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Nearshoring Numbers: Does the strategy really stack up?

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Shannon Cantor
ByPor Shannon Cantor

Shannon’s craving for knowledge inspired her studies in languages and literature, and has ultimately driven her into a career of research and writing. She has spent the past years immersed in conversations surrounding IT business strategy, creating content that synthesizes these concepts and enhances our understanding of them. She is a published academic author, content specialist, and--in her “free” time-- project manager in the non-profit sector.

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At WebCreek, we’ve always stood by our nearshoring strategy. Experience has taught us that it saves our clients time and money, that it brings together a diversity of minds, and that it’s truly the most productive way to develop greatness. But we admit it: we’re biased, convinced by 20 years of nearshoring efficiency.  For this reason, we want to crunch the numbers. Does nearshoring really make that much of a difference? We’ve measured according to efficiency, productivity, and creativity, and let the stats do the talking. 


Let’s face it, efficiency boils down to two key factors in the business world: time and money. With nearshoring in Latin America, companies become more efficient in both. By working in the same time zone, offices save a 12+ hour lag in conversations. They can collaborate in real time, with meetings that avoid late-night calls and delayed responses. Likewise, executives save a 22+ hour plane ride for travel between offices (Meyer, 2019). Monetarily, businesses save 30%-60% (compared with North American offices), with currency exchange rates that allow for well-paid jobs in the local context, while still offering competitive prices to customers (Corredor, 2018).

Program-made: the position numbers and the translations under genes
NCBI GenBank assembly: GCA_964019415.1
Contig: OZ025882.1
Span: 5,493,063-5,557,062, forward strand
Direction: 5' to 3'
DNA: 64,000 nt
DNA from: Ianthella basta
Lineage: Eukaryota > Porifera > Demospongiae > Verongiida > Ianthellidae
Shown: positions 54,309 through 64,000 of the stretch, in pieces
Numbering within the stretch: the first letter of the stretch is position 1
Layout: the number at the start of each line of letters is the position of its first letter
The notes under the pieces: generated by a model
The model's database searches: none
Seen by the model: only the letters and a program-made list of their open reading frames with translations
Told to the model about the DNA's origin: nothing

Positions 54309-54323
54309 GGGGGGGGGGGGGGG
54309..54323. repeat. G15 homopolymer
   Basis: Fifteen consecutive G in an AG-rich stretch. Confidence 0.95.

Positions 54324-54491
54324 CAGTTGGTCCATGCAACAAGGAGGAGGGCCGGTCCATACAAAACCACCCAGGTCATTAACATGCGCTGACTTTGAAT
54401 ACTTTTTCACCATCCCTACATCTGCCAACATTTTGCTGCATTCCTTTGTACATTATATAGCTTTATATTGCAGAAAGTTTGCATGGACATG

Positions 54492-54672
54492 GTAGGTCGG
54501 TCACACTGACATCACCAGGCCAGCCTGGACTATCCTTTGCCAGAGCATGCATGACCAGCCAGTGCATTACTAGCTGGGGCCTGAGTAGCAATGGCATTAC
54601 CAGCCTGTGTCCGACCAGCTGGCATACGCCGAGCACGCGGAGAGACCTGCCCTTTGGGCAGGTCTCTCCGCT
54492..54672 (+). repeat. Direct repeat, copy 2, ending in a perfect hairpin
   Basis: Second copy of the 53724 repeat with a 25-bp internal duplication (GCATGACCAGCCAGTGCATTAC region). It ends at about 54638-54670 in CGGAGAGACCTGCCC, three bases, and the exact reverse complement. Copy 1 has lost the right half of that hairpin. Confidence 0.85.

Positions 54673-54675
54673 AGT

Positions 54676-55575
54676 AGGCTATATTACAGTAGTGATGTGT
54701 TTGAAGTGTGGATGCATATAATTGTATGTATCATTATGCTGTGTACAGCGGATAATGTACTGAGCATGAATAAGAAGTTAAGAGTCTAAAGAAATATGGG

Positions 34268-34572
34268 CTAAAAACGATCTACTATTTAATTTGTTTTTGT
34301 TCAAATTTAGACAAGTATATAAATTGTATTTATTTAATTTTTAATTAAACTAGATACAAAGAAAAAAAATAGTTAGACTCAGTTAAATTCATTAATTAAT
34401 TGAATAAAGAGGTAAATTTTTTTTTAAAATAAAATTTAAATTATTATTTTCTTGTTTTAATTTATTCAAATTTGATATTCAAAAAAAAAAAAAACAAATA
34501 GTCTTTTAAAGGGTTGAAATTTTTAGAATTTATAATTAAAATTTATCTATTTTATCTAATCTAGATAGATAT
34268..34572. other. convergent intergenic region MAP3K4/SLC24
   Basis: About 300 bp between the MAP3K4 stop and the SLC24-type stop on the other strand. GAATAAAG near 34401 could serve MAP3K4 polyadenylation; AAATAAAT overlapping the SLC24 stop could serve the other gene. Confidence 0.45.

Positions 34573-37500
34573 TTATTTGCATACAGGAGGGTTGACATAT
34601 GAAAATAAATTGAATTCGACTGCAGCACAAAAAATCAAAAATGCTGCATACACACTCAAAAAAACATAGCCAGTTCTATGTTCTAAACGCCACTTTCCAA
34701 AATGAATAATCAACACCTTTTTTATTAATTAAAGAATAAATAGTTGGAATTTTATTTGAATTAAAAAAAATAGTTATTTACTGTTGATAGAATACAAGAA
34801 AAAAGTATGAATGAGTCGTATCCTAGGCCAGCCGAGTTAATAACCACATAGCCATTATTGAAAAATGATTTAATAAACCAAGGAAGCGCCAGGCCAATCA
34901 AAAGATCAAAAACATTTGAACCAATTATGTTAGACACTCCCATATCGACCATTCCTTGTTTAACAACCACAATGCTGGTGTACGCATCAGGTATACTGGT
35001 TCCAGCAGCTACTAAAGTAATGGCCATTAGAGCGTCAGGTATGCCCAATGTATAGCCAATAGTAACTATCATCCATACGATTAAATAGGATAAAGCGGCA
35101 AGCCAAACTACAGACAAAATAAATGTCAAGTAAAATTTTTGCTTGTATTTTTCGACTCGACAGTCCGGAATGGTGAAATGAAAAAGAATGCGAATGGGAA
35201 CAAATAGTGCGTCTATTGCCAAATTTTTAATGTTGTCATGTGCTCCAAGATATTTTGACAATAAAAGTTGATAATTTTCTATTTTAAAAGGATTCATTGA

Price cuts do not have to come at the cost of quality, contrary to many traditional offshore models. Whereas offshore locations tend to function at merely 35%-50% productivity rates (as North American or European offices), nearshoring offices “experience the same or comparable productivity rate to that of the location from which the jobs were deployed” (Boersen). That is, nearshore offices tend to be twice as productive as offshore offices, retaining the top-notch quality demanded by leading customers. 


For US and Canadian companies, nearshoring locations stretch across Latin America. Spanning Central and South America and including over 11 countries well-known as tech hubs, the region holds a diversity of people and cultures. And higher levels of diversity likewise fuse new approaches to problem-solving, innate adaptability, and more creative innovation (Gomez, 2018). These rising tech powers, likewise, are investing in their infrastructure, in order to continue offering top creative talent. For example, Mexico now offers tax breaks and funds to “aid the creative industry,” while Colombia is busy investing USD $6.5 billion into “defining the economic nexus of creative and digital industries, blending Colombia’s rich cultural heritage with its high-tech value proposition” (Ammachchi, 2015)(Ward, 2019).

There we have it, gathering our experience and research into one, final verdict: nearshoring really is the best strategy for efficiency, productivity, and creativity. It combines the best of all business worlds, into a single time zone that never misses a beat in providing quality innovation.